Tags: Barack Obama | trade agreements | Asia | Democrats

Obama Eyes Smoother Ride in New Congress on Trade Deals

By    |   Wednesday, 31 Dec 2014 10:31 AM

The silver lining for President Barack Obama in the dark cloud of the 2014 midterm elections is that with Republicans holding control of Congress, chances to move forward on approval of trade promotion authority (TPA) and other key trade deals have greatly improved.

One of the top items on the administration's agenda is the Trans-Pacific Partnership (TPP), a comprehensive trade deal that is in its fifth year of intense negotiations, and has seen deadlines to reach agreement pass by the last three years. With little hope of pushing a major trade deal through Congress during a presidential election year, supporters and opponents recognize the coming year is critical.

“This is an all-hands-on-deck moment for the administration. They need to get out and educate members and address the concerns they might have. I’ve been advising colleagues who are skeptical and not supportive of trade to at least engage in conversations and feedback,” Democrat Rep. Ron Kind of Wisconsin, who is pro-trade, told The Washington Post.

A sign of the importance the administration places on achieving progress on the trade front is that U.S. Trade Representative Michael B. Froman and his staff have held 1,500 meetings on Capitol Hill to push for TPP and TPA, according to The New York Times.

If signed, the TPP would become the largest trade deal ever passed. The deal would ease trade barriers between the U.S. and 12 Asian nations that together comprise close to 40 percent of the world’s GDP.

In working to secure its passage, one of Froman's key allies on Capitol Hill will be incoming Senate Majority Leader Mitch McConnell, who indicated after the election his willingness to work with Obama.

“I’ve got a lot of members who believe that international trade agreements are a winner for America and the president and I discussed that right before I came over here. I think he’s interested in moving forward. I said, ‘send us trade agreements, we’re anxious to look at them,’ ” said McConnell in November, according to U.S. News & World Report.

Obama told the Business Roundtable earlier this month that he has committed to actively pushing for trade deals and is confident that the TPP, as well as a trade deal with Europe, can be achieved in the next year.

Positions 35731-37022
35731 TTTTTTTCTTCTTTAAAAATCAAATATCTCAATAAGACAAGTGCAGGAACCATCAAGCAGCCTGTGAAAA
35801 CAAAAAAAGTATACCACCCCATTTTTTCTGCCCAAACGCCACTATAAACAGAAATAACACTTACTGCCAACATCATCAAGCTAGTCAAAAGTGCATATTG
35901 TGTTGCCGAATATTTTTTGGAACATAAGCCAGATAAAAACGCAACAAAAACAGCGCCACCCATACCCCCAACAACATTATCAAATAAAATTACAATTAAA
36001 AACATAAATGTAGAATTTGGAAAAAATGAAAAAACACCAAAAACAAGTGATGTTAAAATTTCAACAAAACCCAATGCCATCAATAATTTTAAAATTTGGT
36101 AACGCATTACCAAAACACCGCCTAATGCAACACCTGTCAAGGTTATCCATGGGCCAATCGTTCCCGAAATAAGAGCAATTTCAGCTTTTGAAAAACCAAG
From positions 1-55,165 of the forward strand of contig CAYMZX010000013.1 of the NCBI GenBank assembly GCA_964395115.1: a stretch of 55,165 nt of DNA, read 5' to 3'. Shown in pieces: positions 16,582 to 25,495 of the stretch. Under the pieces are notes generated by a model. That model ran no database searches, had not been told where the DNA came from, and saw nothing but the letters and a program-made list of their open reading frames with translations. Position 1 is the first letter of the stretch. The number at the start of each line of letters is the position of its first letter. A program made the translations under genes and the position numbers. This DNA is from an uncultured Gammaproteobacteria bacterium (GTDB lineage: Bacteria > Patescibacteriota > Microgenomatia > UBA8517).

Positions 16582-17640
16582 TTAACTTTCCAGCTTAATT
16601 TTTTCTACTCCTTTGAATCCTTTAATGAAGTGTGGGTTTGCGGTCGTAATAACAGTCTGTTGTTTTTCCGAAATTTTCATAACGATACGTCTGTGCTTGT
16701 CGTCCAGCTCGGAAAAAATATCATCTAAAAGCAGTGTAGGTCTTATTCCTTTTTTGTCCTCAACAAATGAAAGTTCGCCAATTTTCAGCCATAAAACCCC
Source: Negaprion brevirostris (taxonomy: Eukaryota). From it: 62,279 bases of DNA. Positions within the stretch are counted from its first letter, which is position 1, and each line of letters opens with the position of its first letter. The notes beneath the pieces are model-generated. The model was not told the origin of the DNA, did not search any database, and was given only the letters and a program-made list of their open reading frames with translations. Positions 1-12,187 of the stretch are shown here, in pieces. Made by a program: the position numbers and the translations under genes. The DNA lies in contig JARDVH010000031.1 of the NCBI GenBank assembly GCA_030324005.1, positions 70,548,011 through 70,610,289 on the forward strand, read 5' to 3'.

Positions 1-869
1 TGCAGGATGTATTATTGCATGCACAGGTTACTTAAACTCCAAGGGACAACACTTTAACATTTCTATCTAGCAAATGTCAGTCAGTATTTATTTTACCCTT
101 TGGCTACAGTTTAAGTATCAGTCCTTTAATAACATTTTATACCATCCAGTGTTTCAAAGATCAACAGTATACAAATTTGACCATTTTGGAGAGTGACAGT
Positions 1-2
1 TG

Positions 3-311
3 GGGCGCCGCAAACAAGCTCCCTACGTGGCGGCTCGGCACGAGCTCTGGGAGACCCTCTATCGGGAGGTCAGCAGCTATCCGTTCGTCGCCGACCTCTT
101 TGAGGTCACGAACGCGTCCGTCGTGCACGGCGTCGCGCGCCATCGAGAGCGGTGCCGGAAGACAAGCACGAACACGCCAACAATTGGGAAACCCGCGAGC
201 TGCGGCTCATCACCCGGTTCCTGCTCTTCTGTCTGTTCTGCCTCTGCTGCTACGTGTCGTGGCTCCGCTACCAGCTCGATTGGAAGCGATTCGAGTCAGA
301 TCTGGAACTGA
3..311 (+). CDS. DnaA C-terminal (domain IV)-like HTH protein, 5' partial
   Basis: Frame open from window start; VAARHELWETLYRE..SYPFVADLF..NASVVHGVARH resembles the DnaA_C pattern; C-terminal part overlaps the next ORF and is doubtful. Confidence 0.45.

If he is to be successful, he must first take on members within the Democrat caucus.

"It should help move TPA along both because it will help persuade wavering Democrats that supporting it is the right thing to do and because it will demonstrate to Republicans that the president is willing to wade into the fight," National Foreign Trade Council President Bill Reinsch told Reuters.

With TPA's primary opponent, outgoing Senate Majority Leader Harry Reid no longer controlling the agenda, the path forward for TPA, or "fast track" trade authority, is much smoother.

It also is one of the priorities of incoming Senate Finance Committee Chairman Orrin Hatch.

"Renewing TPA and advancing other parts of our trade agenda also represents an opportunity for a fully Republican Congress to work with the administration. So, trade will almost certainly take up much of the Finance Committee’s agenda as next year gets underway," said Hatch recently during a Financial Services Roundtable event, The Hill reported.

The real challenge for Froman and supporters of trade will be to overcome opposition coming from Democrats and their allies in the labor and environmental left-wing of their party.

Massachusetts Sen. Elizabeth Warren recently joined other Senate Democrats to write a letter to Froman warning that the government's ability to "prevent future financial crises" would be undermined if TPP is passed in its current form.

"We cannot afford a trade deal that undermines the government’s ability to protect the American economy,” wrote Warren.

Meanwhile, the AFL-CIO is circulating a petition urging its members to contact Congress to voice opposition to fast-track authority, which it argues gives "power brokers to shape trade deals to their advantage and shields the details from the public and policy experts alike."

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The silver lining for President Barack Obama in the dark cloud of the 2014 midterm elections is that with Republicans holding control of Congress, chances to move forward on approval of trade promotion authority (TPA) and other key trade deals have greatly improved.
trade agreements, Asia, Democrats
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2014-31-31
Wednesday, 31 Dec 2014 10:31 AM
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